2004-12-23 08:16:53 AM
I seem to recall someone a few years back with this grand plan of killing someone and writing a book about it to get rich. A couple million dollars for 8-12 years of work (less with good behaviour)

Fell apart when he realized he wouldn't get any profits from the book.
 
2004-12-23 08:17:57 AM
The U.S. Supreme Court struck down so called son-of-sam laws a while ago (can't remember the name of the case). Basically on the grounds that (1) we guard our freedome of speach jelously, (2)son-of-sam laws might restrict some speach that deserves protection (Malcome X or Martin Luther King Jr. for example).
 
2004-12-23 08:22:55 AM
Zaz - RE: The law already does that

Sort of. How much do you think the child of a murder victim would be awarded in a typical case? Unless your loved one is killed by a doctor or Bill Gates, you probably wouldn't even consider suing him for all he has (which would be nothing)

12 years and a book deal later, that person who killed your parent is well off and you're still an orphan.
 
2004-12-23 08:26:43 AM
First Amendment rights? I don't think so.

The Son of Sam law does not restrict speech in any way. It doesn't stop anyone from writing a book. Granted, the law means that they cannot profit from their crimes, but the right to free speech does not provide that guartantee anyway.

This decision is ridiculous.
 
2004-12-23 08:34:19 AM
squintbro:

I thought that convicted felons were already stripped of many of their rights. They can't vote. They do not have the freedom to leave the prison.

You're exactly right. The gub'ment can indeed take away lots of your rights if you're convicted of a crime, not the least of which is the most fundamental right of all: freedom. They take you and put you in a cell for X years, feed you slop, subject you to beatings and rape. When they let you out, you can't vote, find a decent job or own a gun.

The courts have always looked at the right of free speech as being protected above and beyond most of the other enumerated rights in the Constitution. I can see why they do it, but I'd rather see all the enumerated rights protected more consistently. I've long held that the court should apply the same standards to the Second Amendment as they do to the First, as you can't really have one without the other.
 
2004-12-23 08:36:35 AM
stixx:

I seem to recall someone a few years back with this grand plan of killing someone and writing a book about it to get rich. A couple million dollars for 8-12 years of work (less with good behaviour)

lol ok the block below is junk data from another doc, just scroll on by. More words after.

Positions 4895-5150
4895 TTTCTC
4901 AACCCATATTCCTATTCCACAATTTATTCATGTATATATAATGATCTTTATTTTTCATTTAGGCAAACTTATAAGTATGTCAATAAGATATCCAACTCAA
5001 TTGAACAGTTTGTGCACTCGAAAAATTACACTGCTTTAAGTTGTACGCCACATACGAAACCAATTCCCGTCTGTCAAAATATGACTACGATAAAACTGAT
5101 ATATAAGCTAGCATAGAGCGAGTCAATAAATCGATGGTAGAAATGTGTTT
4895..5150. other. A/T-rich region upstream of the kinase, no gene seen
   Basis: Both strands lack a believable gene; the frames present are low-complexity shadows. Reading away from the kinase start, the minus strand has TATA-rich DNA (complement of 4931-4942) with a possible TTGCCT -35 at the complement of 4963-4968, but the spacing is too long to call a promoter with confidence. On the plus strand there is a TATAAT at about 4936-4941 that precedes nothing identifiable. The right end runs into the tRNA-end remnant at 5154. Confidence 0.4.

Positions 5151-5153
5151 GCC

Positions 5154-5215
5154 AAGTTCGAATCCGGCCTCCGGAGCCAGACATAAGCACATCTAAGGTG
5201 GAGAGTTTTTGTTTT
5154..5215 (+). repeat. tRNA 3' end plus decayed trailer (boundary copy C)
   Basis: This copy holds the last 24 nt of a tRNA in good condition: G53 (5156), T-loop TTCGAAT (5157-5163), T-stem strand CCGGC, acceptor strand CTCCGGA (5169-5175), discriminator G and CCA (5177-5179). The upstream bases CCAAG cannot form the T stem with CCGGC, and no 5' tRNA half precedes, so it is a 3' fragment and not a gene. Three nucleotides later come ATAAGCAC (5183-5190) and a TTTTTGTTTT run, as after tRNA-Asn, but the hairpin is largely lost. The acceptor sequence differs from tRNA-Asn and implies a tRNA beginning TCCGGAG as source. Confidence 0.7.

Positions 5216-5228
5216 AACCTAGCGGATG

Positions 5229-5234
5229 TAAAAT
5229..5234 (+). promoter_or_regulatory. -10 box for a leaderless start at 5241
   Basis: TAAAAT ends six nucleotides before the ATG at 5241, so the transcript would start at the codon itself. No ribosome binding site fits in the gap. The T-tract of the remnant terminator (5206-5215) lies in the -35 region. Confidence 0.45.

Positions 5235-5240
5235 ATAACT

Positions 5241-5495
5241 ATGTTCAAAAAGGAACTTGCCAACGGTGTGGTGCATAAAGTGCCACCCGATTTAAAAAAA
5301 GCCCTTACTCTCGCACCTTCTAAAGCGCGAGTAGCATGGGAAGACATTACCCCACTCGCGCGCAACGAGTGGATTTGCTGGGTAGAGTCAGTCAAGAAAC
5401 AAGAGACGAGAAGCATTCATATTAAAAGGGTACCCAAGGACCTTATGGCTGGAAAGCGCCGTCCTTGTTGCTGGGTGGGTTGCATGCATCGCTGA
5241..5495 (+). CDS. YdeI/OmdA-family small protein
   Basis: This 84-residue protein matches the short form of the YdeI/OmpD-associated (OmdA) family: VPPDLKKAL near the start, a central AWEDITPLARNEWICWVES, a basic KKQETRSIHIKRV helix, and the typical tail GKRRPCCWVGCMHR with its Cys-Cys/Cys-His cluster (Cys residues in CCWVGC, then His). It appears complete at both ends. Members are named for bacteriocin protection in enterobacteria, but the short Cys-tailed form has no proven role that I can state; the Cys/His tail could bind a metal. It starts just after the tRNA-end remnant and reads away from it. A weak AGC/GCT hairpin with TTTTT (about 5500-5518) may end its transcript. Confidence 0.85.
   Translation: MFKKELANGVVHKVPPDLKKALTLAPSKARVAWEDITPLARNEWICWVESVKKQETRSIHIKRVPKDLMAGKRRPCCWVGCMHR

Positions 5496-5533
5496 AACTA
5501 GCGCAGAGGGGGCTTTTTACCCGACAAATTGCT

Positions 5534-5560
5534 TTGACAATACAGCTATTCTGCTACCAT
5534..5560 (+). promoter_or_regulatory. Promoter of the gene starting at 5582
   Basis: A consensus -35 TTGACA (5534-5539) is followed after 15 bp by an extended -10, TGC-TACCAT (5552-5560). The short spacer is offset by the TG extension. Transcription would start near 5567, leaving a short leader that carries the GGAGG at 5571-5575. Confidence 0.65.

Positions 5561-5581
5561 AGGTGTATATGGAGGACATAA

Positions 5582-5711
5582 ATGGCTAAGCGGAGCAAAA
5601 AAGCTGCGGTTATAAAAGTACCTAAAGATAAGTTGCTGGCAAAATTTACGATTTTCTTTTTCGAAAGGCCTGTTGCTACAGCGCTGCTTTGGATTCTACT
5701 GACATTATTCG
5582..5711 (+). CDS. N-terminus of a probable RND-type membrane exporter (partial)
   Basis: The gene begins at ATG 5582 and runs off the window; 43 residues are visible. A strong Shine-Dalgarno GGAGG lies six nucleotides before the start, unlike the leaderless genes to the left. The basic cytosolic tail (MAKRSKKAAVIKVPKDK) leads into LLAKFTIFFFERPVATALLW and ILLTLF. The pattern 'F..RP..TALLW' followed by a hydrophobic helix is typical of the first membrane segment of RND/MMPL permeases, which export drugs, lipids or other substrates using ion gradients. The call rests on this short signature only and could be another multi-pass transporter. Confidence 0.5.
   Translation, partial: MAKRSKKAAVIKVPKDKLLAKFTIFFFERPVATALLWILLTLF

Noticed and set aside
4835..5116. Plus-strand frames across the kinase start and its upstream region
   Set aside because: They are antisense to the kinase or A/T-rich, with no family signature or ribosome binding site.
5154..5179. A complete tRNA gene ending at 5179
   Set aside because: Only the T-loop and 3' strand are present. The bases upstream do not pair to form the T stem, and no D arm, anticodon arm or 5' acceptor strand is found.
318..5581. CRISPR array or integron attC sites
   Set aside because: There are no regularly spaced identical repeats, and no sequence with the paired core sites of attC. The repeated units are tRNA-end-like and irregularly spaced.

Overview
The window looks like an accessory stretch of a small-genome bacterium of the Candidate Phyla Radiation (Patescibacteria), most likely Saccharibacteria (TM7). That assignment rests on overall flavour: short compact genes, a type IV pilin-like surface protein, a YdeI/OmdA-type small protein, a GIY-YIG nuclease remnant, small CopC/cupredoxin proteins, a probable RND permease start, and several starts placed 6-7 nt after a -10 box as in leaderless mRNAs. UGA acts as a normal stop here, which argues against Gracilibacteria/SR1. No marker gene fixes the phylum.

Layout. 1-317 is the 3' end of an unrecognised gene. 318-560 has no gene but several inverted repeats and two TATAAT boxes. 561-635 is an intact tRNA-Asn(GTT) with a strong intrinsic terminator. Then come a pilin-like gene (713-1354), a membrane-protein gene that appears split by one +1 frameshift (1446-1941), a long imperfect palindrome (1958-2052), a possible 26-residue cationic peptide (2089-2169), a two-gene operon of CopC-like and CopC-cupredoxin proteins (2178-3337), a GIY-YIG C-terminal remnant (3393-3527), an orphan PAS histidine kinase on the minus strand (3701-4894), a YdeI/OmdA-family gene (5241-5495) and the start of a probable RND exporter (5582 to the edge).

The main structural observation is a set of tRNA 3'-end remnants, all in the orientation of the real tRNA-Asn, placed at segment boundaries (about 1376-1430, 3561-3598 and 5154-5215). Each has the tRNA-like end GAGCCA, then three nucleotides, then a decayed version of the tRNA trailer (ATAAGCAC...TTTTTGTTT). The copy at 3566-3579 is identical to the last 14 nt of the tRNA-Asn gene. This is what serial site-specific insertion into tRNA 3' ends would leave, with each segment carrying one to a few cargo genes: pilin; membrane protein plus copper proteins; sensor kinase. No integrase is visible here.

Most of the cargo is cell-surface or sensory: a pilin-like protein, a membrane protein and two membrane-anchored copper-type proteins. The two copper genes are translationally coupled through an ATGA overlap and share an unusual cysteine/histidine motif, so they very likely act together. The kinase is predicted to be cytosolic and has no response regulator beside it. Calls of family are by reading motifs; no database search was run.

Fell apart when he realized he wouldn't get any profits from the book.


I have no idea what you're referring to, but I'd imagine that this person would be horribly suprised when he was sentenced to life or death for premeditated murder.
 
2004-12-23 08:40:13 AM
write book, profits should go to the police funds or missing childern or victims of violent crimes for the state of the crime. but personal gain, no. How about someone shoot a cop, go to prison then write a book and their spouse gets a nice royalty check for it? Sounds nice to the family of the cop I bet... U.S.A. Are you extreme enough. Our new slogan.
 
2004-12-23 08:44:20 AM
ebell:

The courts have always looked at the right of free speech as being protected above and beyond most of the other enumerated rights in the Constitution.

That's fine, but this is not a free-speech issue. If you have something you really must say, you can do it without selling and profiting from the message.
 
2004-12-23 08:53:56 AM
Let's think about this logically.

There are two scenarios here - one where the profits go to the victims' families (the Son of Sam law is in effect) and one where they don't.

In scenario B, killer writes book, killer makes money, people get pissed off because he's a killer and he's not supposed to have money, he's just supposed to sit and stare at the wall and channel Charles Manson. (You must also ignore at all costs the fact that the only reason he has the money from the books in the first place is that normal people [who knew that he wrote them and is profiting from them] purchased them at Barnes and Noble). People whine.